Keep in mind that although Microsoft has pretty much now conceded defeat in trying to bring Windows to handsets or devices with screen sizes below 7”, it still has tablets it is supporting. The Surface lineup of Microsoft tablets run Windows 10 S mode by default with potential upgrade to Windows 10 Pro.
Windows 10 S is a mode where users are restricted to installing apps officially support by Microsoft by relying on the Microsoft Store. You can see which operating system the various models of Surface tablets support or can be upgraded to from Microsoft’s website.
Following the acquisition of Nokia’s devices and services division, Nokia continued to exist focusing on other technologies such as telecommunications infrastructure and the Internet of Things (IoT). You can read more about Nokia’s current ambitions on its vision page. Topics such as machine learning, 5G networks and the Internet of Things (IoT) are mentioned.
However, the company also returned to form and is running a phone business again due to Microsoft’s giving up on its handset ambitions.
A Guardian report from 2016 mentions this and the fact Microsoft actually sold the brand to a company called HMD, which was actually ran by Nokia employees in Finland.
Digging further into this story, the HMD Global website proudly displays, “Hi. We’re HMD. The home of Nokia Phones” with a “We are pleased to meet you” below.”
The company’s website may not be up to date as it mentions its 2017 plans of entering the smartphone market with Nokia phones running Android. It also shows support for Nokia 8.1, which is an active phone on the market right now.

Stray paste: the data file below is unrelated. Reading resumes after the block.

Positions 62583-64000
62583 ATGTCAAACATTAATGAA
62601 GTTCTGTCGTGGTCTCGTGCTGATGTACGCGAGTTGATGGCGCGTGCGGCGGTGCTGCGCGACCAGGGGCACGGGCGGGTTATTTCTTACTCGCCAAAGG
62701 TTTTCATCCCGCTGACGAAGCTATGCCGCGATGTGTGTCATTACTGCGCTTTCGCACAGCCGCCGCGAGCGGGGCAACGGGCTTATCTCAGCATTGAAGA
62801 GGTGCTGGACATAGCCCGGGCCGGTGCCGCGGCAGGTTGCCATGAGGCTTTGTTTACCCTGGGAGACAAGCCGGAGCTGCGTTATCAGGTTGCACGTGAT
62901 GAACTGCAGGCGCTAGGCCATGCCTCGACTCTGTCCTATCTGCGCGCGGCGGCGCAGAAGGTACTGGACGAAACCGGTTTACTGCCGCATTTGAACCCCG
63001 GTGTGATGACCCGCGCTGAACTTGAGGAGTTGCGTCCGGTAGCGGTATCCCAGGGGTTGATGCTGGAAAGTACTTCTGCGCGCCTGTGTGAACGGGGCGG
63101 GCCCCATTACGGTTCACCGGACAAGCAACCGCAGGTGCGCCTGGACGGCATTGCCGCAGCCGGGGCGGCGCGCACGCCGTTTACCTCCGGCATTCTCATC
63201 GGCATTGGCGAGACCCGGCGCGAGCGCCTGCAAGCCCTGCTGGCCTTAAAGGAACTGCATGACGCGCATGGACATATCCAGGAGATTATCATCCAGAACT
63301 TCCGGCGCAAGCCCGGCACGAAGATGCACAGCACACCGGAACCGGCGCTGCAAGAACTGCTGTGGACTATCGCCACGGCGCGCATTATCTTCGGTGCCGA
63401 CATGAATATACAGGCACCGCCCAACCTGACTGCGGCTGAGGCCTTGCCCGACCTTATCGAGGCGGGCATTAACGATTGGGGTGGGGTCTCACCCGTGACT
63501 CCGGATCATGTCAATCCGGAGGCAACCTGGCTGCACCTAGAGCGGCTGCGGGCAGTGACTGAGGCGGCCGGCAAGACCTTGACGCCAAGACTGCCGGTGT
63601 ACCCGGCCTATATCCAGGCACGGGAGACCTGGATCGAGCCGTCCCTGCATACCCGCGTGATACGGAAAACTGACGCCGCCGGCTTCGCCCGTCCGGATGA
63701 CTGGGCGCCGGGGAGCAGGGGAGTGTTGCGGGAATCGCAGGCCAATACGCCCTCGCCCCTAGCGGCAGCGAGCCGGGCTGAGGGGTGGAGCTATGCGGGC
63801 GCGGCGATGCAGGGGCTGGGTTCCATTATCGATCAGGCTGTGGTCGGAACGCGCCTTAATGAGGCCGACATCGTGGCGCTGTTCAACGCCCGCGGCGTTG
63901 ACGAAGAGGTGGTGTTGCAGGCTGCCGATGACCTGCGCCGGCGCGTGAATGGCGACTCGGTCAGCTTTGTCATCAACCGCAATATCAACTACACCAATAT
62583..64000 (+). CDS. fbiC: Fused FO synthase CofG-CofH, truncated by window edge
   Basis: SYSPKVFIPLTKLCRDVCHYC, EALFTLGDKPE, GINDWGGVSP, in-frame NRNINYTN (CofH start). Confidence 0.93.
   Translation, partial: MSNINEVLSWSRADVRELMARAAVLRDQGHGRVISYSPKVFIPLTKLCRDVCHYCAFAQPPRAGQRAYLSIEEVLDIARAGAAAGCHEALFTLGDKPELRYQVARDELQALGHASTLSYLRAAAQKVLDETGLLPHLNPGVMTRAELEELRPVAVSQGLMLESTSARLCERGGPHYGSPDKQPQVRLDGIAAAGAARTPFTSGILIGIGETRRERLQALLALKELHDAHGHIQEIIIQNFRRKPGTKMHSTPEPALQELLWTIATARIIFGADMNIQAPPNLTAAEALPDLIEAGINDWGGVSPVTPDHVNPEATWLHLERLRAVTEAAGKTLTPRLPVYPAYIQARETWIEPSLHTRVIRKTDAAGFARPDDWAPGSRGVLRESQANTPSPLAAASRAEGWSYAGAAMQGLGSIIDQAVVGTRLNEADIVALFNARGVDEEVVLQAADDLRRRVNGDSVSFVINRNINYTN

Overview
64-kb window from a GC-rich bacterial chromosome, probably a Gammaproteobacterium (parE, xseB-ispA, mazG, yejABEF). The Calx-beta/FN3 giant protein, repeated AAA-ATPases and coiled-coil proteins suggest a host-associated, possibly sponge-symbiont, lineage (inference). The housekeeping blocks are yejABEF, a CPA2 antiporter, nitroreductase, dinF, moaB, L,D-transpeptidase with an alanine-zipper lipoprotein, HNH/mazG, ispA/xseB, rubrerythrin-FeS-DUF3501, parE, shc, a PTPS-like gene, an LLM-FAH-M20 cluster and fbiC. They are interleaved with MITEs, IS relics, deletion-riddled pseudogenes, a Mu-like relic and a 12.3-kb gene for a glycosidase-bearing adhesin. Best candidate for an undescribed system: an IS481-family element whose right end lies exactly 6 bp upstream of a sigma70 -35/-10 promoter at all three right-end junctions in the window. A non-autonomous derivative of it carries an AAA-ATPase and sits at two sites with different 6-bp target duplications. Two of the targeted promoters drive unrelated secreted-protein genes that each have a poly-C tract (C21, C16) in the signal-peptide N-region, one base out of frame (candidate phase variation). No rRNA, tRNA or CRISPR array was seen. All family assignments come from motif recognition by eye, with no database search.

With all these acquisitions and mobile businesses changing hands interchangeably it is easy to get confused. To compound this further, Nokia’s main website makes it look like the company may be running a phone division of sorts with a product page showing the Nokia 7 Plus. On the handset’s support page, it lists Android 9 Pie as the operating system and not Windows 10 Mobile however. However, upon closer inspection it seems that Nokia is simply pushing the HMD phones branded under the Nokia banner on its site.
Android Authority wrote an analysis of the HMD-ran Nokia business since its acquisition from Microsoft and says that in many ways it stayed true to Nokia’s former vision and in others it has made some mistakes.
For many phone users, this latest move ending support for Microsoft’s mobile OS does not come as a surprise and many saw this move coming. The list of supported devices that can run Windows 10 mobile can be found here and it mostly includes different models of the Lumia lineup of phones. However, do not count out the big Redmond-based gorilla out just yet.
A Surface-branded phone is in the works and Microsoft will be making a comeback in the recent future to its handset plans. The question is what Microsoft needs to do to make it successful with previously-failed plans and such a strong market hold both Apple and Google have on the market with their iOS and Android ecosystems. A step in the right direction is the branding of Surface rather than trying to steal Nokia’s thunder and run on that brand image. It is good Microsoft is confident in its own hardware now and has seen success with the Surface to not have to rely on other manufacturers and it will need to offer something compelling in this crowded market to finally achieve that success it has been striving for.
January 23, 2019 at 12:16PM
Forbes – Entrepreneurs